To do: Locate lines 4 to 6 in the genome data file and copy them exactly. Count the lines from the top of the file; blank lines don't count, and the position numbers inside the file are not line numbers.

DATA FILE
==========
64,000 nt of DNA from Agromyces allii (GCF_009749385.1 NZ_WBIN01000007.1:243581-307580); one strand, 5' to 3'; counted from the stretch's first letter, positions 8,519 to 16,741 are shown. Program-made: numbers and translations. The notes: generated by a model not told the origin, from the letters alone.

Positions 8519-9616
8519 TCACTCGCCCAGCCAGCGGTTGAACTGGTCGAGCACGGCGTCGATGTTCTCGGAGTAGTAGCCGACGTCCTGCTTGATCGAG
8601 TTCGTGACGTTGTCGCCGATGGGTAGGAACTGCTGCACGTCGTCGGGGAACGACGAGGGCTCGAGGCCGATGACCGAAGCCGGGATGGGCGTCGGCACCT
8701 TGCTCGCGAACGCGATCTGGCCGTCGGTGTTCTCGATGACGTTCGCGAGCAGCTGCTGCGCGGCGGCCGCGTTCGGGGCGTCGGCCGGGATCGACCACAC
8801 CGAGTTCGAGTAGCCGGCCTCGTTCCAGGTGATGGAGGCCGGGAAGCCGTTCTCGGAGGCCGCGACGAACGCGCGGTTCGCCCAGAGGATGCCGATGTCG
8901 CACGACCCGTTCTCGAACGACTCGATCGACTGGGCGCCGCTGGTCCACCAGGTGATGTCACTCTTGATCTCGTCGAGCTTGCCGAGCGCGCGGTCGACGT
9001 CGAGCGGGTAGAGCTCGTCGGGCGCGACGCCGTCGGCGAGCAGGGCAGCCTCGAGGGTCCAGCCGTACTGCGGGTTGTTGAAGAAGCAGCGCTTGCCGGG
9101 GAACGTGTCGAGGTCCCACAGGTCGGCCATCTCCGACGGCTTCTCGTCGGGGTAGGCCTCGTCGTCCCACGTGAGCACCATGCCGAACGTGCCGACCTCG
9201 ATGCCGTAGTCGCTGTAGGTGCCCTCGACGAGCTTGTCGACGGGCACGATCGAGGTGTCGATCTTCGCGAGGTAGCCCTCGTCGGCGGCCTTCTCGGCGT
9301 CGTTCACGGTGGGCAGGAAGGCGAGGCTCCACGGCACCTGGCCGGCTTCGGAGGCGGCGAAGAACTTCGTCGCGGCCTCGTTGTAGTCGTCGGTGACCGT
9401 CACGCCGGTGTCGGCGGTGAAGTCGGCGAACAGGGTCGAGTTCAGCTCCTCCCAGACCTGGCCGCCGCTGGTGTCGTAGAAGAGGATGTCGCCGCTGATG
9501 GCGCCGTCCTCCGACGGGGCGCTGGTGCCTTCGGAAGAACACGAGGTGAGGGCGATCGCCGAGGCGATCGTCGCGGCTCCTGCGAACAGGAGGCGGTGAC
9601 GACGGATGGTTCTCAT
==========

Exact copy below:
8601 TTCGTGACGTTGTCGCCGATGGGTAGGAACTGCTGCACGTCGTCGGGGAACGACGAGGGCTCGAGGCCGATGACCGAAGCCGGGATGGGCGTCGGCACCT
8701 TGCTCGCGAACGCGATCTGGCCGTCGGTGTTCTCGATGACGTTCGCGAGCAGCTGCTGCGCGGCGGCCGCGTTCGGGGCGTCGGCCGGGATCGACCACAC
8801 CGAGTTCGAGTAGCCGGCCTCGTTCCAGGTGATGGAGGCCGGGAAGCCGTTCTCGGAGGCCGCGACGAACGCGCGGTTCGCCCAGAGGATGCCGATGTCG